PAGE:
Since launching 44 years ago, Auto Trader has become a trusted household name as well as a modern marketplace for new digital retailers. With 10 million transactions each year, they’re consistently driving change in how consumers are shopping for cars online by improving efficiencies in the market in a way that benefits consumers, retailers and manufacturers alike. Our Brand Partnership Manager, Darren Harsley caught up with Nick King, Insight and Market Research Director at Auto Trader to find out more about their plans for the future and how they have grown their success over the years.
DH: Hi Nick, thank you very much for taking the time to speak with me today. Tell us a bit about yourself, your background and your career at Auto Trader.
NK: Thanks, Darren. My name is Nick King, I’m the Insights and Market Research Director at Auto Trader. I’ve been in marketing and research for over 30 years. I’m a consumer psychologist, I’ve been studying psychology forever, basically. I’m fascinated by people, technology, cars, and music.
I’ve almost always worked in marketing research – I’ve been at Auto Trader for nearly 15 years. Before that, I was actually in one of the first indie bands in the UK! I played guitar and my band almost had a hit in the American charts, we’d signed to Polydor, almost made it, but didn’t so we sort of failed and so I got out of music and back into marketing and advertising and ended up at Carat, a big media planning agency. I was Research Director, working on lots of big blue-chip companies, advising them on their digital marketing strategies and really enjoyed it.
One of my customers was Auto Trader and they approached me to join. I certainly didn’t have an interview. In fact, I had four years of interviews by just presenting to them all the time. I initially joined as Business Intelligence Director back in 2007, when the internet was small in comparison to how it is today, and Auto Trader was a magazine. At that point, we were printing almost 400,000 copies a week, the third biggest circulating magazine in the UK – Radio Times, TV Times, then Auto Trader. My role was to come in to help us grow the digital side of the business and understand it.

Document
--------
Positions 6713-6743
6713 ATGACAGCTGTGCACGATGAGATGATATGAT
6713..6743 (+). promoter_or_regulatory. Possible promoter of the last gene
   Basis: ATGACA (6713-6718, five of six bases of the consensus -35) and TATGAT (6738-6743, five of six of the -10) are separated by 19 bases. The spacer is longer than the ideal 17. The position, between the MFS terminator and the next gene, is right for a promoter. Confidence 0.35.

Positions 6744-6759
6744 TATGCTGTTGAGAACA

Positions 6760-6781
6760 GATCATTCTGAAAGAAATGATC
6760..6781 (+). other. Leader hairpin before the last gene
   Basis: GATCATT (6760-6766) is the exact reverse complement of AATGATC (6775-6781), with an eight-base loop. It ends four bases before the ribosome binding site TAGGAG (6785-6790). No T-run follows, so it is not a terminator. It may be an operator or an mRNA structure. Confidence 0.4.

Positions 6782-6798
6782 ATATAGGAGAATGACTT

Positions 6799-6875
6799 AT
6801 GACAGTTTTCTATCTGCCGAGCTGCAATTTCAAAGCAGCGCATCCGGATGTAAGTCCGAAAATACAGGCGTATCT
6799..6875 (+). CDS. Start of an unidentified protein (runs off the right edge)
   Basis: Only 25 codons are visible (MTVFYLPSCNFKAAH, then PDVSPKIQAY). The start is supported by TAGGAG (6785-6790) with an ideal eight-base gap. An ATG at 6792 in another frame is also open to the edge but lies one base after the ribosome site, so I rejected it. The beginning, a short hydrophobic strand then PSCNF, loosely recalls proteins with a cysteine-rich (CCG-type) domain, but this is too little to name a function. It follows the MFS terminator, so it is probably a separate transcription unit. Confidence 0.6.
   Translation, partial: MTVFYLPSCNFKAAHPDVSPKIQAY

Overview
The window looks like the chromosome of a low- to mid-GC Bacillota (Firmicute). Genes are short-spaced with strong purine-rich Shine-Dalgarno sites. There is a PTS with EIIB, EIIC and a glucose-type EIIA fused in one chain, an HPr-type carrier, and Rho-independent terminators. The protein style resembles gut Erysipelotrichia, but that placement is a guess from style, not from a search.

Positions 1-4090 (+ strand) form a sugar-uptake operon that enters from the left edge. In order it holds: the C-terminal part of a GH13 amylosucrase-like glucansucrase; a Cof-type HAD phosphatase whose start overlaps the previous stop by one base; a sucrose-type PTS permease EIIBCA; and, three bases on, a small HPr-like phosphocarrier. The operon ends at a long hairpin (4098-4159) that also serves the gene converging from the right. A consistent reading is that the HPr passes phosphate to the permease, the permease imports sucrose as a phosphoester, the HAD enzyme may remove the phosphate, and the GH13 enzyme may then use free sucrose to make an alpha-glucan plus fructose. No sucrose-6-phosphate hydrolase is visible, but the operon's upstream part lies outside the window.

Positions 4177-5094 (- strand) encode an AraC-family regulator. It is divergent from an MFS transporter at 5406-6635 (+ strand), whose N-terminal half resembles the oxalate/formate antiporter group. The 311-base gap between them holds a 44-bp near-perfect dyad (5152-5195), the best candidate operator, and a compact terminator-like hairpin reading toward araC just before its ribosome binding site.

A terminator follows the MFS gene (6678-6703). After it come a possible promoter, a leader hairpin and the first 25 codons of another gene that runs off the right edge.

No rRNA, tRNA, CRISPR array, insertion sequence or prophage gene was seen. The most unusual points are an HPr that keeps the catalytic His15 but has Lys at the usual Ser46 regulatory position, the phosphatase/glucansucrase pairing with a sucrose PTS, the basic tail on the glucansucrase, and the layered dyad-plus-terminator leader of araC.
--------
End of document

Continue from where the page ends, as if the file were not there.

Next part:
At that point, our customers didn’t want to advertise online because why bother? We have a magazine!
As we all know, of course, circulation declined massively, and the internet took off. I then spent the next three or four years tracking what people were doing online, how they were interacting and how we can make life easier for our customers.
Auto Trader is the biggest marketplace in the UK for cars, new and used, not just used. It’s new as well! We know that people don’t just look for a used car or a new car, they just look for “a car”. Any car you want, we can help you find. Prior to COVID, we were up to nearly 500,000 cars on our marketplace.
Because of COVID, we had 3 months of no one building anything. Factories stopped, which is completely unheard of, which means no new cars were being made or taken into the system. Rental companies were not buying cars, fleets were not buying cars. There are around 10 million cars sold in the UK, every year, roughly 8 million used, 2 million new, almost every year for the last 10/15 years. That’s a huge number, but roughly a million didn’t arrive and that’s had a massive impact. We now have much more demand than there is supply and it’s that basic economic rule. For the first time ever, we’re seeing used car prices increase! Traditionally you buy a car and you watch the value decrease.
We’re in an odd place, so my role at Auto Trader is to help our customers understand the world we’re going through and be more successful. It’s almost oddly a philanthropic role because Auto Trader can’t really exist without the retailers who advertise with us. If they go bust, we don’t have a business, so we need to help them understand the world is changing, keep up with the times, keep up with this new, engaged online audience and succeed.
DH: Going on to the actual consumer behaviours that have changed significantly over the last 12 to 18 months, how have Auto Trader adapted to the new normal?
NK: So, like everyone, we are all working from home. We have two offices. Manchester is our head office, right near where the Hacienda was. We also have our Kings Cross office in London as well.
One of the brilliant things about our Manchester office, like in any office, you bump into someone, and you interact. I do miss the interaction and the collaboration so we’re probably moving to a hybrid solution like everyone’s talking about.
The other thing we did during COVID was taking the decision to not charge our customers to advertise. We gave our advertising away for free because they were shut.